The debating club earned national acclaim by winning and breaking the color barrier very successfully. They maintained a ten year winning streak, from 1929 to 1939, Tolson wrote all of the speeches and the team memorized the speeches and used them. Tolson became such a master debater, that he would write the rebuttals for his opponents opposing arguments before the debate. In 1931 he began pursuing his master degree in English and Comparative Literature at Columbia University. There he became acquainted with artist from the Harlem Renaissance and was inspired to make his place within the history of black American art. Using that inspiration, Tolson named his Master’s thesis “The Harlem Writers.” Tolson also began working on another collection of poetry, which was later published in 1979 as A Gallery of Harlem Portraits. That same year he began working with V.F. Calverton, the editor of Modern Quarterly; Tolson began writing “Cabbages and Caviar”, a column for the Washington Tribune which ran from 1937 to 1944. Tolson also taught English and drama at Langston University in Langston, Oklahoma, as well as organized the sharecroppers when he lived in South Texas. In 1935 Tolson led his Wiley College debate team to a National Championship over the University of Southern California. Tolson was working to support his family, but he always found time for his art. In 1939 he published his first significant poem Dark Symphony; the poem won a national poetry contest sponsored by the American Negro Exposition. The poem was later published in Atlantic Monthly; the poem also got the attention of an editor who published his first collection of verse, Rendezvous with America, in 1944.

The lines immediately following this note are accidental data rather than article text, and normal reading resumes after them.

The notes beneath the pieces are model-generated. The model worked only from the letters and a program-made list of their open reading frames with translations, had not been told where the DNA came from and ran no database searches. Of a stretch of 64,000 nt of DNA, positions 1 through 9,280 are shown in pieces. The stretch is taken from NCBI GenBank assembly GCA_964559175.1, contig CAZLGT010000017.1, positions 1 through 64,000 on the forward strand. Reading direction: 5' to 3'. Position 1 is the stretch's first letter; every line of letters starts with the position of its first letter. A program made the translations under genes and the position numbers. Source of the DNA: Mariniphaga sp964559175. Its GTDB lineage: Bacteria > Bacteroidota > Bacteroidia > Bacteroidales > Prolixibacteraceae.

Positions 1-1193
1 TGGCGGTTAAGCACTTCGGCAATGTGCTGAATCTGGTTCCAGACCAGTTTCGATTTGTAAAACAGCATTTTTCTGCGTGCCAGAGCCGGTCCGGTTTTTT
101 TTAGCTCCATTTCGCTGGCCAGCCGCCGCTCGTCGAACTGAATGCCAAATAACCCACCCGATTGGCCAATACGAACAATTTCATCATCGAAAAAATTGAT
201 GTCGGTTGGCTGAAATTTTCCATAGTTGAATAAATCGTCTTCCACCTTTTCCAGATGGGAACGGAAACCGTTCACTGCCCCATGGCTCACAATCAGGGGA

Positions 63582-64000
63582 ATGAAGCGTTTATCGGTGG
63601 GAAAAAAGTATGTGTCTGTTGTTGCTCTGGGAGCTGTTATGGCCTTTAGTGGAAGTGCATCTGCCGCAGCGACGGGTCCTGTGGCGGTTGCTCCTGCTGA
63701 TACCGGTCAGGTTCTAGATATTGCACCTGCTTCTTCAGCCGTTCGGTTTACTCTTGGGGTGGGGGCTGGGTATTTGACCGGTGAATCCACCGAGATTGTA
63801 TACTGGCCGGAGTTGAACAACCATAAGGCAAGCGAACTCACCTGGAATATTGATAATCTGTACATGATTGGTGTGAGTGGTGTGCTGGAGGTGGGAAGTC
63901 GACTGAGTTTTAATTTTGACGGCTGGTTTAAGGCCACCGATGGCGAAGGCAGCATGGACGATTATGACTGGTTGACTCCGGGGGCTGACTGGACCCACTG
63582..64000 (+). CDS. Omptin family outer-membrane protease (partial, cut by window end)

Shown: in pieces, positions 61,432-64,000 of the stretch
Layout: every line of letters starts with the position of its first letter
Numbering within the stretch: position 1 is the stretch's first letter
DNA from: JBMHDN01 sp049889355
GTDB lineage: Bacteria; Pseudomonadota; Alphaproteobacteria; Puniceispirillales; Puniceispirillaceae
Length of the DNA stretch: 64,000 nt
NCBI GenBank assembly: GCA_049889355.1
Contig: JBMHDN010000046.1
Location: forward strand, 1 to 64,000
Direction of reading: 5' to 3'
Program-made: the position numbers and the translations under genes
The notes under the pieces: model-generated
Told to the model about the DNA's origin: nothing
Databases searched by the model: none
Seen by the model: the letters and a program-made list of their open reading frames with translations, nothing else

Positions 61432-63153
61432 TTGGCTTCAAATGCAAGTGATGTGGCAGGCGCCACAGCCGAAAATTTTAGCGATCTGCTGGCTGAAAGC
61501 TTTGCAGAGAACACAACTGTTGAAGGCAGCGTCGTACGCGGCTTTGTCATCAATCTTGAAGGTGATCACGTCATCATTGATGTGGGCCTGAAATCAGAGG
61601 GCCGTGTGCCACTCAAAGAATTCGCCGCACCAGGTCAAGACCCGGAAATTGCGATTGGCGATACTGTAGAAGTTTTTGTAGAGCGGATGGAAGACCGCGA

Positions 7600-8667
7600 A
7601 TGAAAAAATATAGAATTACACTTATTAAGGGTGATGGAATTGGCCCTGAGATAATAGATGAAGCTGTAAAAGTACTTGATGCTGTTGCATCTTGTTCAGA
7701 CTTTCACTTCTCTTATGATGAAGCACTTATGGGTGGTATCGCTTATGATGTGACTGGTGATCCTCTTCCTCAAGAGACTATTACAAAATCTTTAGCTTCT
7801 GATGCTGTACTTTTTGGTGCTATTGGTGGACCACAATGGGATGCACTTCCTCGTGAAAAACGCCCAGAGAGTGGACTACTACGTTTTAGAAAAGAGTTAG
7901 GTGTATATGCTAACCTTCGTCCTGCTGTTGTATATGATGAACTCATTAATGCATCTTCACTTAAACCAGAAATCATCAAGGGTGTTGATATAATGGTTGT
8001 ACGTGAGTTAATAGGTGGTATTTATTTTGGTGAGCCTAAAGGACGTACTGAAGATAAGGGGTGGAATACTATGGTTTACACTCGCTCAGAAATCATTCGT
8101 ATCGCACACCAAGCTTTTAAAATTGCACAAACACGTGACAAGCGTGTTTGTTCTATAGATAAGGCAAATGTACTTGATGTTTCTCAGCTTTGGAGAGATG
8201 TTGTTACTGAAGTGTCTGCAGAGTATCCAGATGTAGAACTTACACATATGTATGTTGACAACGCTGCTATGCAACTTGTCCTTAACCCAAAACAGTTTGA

Tolson wrote plays and novels, all of which were not published; despite a great portion of his work being unpublished he was appointed the poet laureate of Liberia in 1947 by President V.S. Tubman. In 1953 he published Libretto for the Republic of Liberia, this piece gained Tolson more acclaim for his work. Tolson was compared to T.S. Elliot and Ezra Pound, despite the comparisons Tolson decided to embrace the richness of African history and heritage within his poems. Tolson began constructing a project of five books which were a collection of poems that were intended to capture black life in America. Each book was designed to represent a stage in the African American Diaspora. Tolson died in 1966 and only completed the first of five books, it was titled Harlem Gallery: Book 1, The Curator; which was published in 1965. Before Tolson died, he was named to the Avalon Chair in humanities at Tuskegee Institute. He also received grants from the National Institute and American Academy of Arts and Letters, and the Rockefeller Foundation. In 1954, he was appointed permanent fellow in poetry and drama at the Bread Loaf Writers’ Conference at Middlebury College in Middlebury, Vermont. In 1964, he was elected to the New York Herald Tribune book-review board and the District of Columbia presented him with a citation and Award for Cultural Achievement in the Fine Arts. In 1966, he received the annual poetry award of the American Academy of Arts and Letters. In 1970, Langston University founded the Melvin B. Tolson Black Heritage Center in his honor, to collect material of Africans, African Americans, and the African diaspora. In 2004, Tolson was inducted posthumously into Oklahoma Higher Education Hall of Fame. In 2007, the biographical film, The Great Debaters, was released depicting Tolson’s time leading the Wiley College Debate Team to ten years of excellence and a National Championship. Melvin Tolson was a literary genius and a dedicated man to his heritage his family, and his community. Langston Hughes wrote, “Melvin Tolson is the most famous Negro professor in the Southwest. Students all over that part of the world speak of him, revere him, remember him and love him”; after a visit to Wiley College. Tolson left a legacy that persons of African descent can be proud of, he proved that one can become successful and not turn their back on their heritage. As the grandson son of a slave, he was taught to become great by his family. Mr. Melvin B. Tolson, we stand on your shoulders.